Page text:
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RE: Column Anchor Bolt Placement

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Not sure I agree with this.......but maybe I'm misintepreting what you're saying....
 
consistency in modeling is okay.......but let's not forget the practiticality that every connection has some rigidity.....
 
numerical modeling versus actual reality is always an issue....torsional springs are available in some software programs to model partial rigidity....
 
also....just because you check a bolted anchor connection for a construction load to see if it can "cantilever" to some degree (for some types of loads) does not imply that it has to be designed as a fixed-end moment condition capable of withstanding the design moments for a frame analysis.......because if the connection yields ever so slightly, then moment redistribution takes place.....so if you modeled it as pinned, and designed the other connections to handle the moments generated by a pinnned condition at the base, I'd say everything's okay.....  ...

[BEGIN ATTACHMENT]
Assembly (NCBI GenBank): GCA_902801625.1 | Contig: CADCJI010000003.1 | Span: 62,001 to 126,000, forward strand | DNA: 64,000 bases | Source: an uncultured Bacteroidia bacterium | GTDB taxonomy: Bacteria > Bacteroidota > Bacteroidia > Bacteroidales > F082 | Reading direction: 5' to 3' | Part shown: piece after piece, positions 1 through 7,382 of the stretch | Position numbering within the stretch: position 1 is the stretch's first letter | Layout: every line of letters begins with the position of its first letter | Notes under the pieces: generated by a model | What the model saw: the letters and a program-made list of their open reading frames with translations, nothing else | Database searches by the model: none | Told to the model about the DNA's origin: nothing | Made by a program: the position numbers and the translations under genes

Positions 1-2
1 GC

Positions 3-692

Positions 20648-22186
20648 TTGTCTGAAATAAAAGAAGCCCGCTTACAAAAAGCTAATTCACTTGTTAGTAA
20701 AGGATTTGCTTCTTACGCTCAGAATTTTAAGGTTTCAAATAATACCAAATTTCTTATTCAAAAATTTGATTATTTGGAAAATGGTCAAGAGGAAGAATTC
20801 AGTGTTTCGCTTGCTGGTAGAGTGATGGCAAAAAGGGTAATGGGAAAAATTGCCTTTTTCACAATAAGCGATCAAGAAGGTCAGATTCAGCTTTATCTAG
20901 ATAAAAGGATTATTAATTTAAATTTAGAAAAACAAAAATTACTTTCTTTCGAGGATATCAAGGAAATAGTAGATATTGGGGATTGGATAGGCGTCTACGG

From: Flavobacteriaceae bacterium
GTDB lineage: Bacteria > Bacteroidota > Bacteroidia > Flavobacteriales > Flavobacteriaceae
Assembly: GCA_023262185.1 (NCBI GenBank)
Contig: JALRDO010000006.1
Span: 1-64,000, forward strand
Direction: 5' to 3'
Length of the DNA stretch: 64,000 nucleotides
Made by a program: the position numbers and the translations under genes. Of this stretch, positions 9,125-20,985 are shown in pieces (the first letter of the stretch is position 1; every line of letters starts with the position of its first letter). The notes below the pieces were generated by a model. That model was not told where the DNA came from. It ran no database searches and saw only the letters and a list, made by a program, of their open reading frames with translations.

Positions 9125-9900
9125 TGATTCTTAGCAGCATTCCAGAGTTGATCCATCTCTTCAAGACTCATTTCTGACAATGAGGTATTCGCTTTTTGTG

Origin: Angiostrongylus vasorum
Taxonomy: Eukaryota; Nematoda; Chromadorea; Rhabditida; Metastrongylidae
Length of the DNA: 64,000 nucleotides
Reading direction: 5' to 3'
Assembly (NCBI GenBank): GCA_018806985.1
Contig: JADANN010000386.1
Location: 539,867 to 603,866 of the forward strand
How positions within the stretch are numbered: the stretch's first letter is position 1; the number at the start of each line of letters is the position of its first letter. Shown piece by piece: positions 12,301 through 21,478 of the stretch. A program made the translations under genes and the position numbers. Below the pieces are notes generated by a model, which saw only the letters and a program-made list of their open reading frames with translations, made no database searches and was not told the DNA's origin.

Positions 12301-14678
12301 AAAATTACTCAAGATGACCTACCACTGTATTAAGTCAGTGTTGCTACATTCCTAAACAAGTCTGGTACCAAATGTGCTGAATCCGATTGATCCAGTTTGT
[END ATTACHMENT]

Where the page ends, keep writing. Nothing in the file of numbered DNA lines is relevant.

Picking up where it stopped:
Just my thoughts...
 
Robert Rogers, PE
 
 
-----Original Message-----
From: Padmanabhan Rajendran [mailto:rakamaka(--nospam--at)yahoo.com]
Sent: Thursday, June 05, 2003 1:58 PM
To: seaint(--nospam--at)seaint.org
Subject: Re: Column Anchor Bolt Placement

Yes, you can.  However, please keep in mind the column end condition assumed in the design.  If you assumed a fixed end condition at the base plate, the size and spacing of anchor bolts and the plate thickness should be designed for the column moment at its base.
 
Rajendran

richard lewis <rlewistx(--nospam--at)juno.com> wrote:
I have a question concerning OSHA 4 bolt column anchors. I have a W14x34
column as part of a small rigid frame. I can fit all 4 bolts inside the
column flanges. Is that allowed, or do the bolts have to be outside the
column flanges?

Thanks

Rich

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